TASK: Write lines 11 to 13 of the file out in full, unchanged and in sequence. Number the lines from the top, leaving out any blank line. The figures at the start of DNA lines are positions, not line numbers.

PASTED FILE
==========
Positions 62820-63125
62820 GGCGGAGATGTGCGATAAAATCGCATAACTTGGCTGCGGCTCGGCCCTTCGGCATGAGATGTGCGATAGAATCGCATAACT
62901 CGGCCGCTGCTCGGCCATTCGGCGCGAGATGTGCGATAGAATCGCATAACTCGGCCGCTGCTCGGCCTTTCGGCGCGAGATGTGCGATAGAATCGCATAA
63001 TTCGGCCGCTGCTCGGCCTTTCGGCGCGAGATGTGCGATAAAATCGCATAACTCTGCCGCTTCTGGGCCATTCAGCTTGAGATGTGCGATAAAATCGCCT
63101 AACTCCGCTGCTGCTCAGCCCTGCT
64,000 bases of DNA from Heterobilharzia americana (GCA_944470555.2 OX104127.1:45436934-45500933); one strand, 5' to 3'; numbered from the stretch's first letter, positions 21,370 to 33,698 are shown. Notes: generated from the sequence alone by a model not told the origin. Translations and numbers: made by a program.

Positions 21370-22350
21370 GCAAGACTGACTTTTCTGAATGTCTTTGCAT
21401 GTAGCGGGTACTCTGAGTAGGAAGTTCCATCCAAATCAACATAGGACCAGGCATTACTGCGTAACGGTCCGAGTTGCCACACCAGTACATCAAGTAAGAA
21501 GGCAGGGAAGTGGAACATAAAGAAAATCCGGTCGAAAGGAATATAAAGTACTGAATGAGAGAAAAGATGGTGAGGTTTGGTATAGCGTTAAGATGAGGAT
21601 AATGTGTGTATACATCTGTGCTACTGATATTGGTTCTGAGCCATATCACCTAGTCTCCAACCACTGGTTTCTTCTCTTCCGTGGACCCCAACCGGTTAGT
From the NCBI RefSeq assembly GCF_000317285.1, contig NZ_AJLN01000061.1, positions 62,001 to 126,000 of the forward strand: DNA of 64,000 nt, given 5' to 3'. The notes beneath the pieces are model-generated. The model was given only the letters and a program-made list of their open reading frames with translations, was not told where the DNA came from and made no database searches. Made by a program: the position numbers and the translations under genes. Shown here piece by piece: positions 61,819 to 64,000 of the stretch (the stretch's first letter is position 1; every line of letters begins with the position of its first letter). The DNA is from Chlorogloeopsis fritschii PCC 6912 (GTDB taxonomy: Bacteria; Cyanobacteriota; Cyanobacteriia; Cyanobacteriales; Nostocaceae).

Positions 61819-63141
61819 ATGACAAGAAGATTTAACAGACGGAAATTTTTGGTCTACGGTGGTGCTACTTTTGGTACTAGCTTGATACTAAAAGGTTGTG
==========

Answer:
21601 AATGTGTGTATACATCTGTGCTACTGATATTGGTTCTGAGCCATATCACCTAGTCTCCAACCACTGGTTTCTTCTCTTCCGTGGACCCCAACCGGTTAGT
From the NCBI RefSeq assembly GCF_000317285.1, contig NZ_AJLN01000061.1, positions 62,001 to 126,000 of the forward strand: DNA of 64,000 nt, given 5' to 3'. The notes beneath the pieces are model-generated. The model was given only the letters and a program-made list of their open reading frames with translations, was not told where the DNA came from and made no database searches. Made by a program: the position numbers and the translations under genes. Shown here piece by piece: positions 61,819 to 64,000 of the stretch (the stretch's first letter is position 1; every line of letters begins with the position of its first letter). The DNA is from Chlorogloeopsis fritschii PCC 6912 (GTDB taxonomy: Bacteria; Cyanobacteriota; Cyanobacteriia; Cyanobacteriales; Nostocaceae).

Positions 61819-63141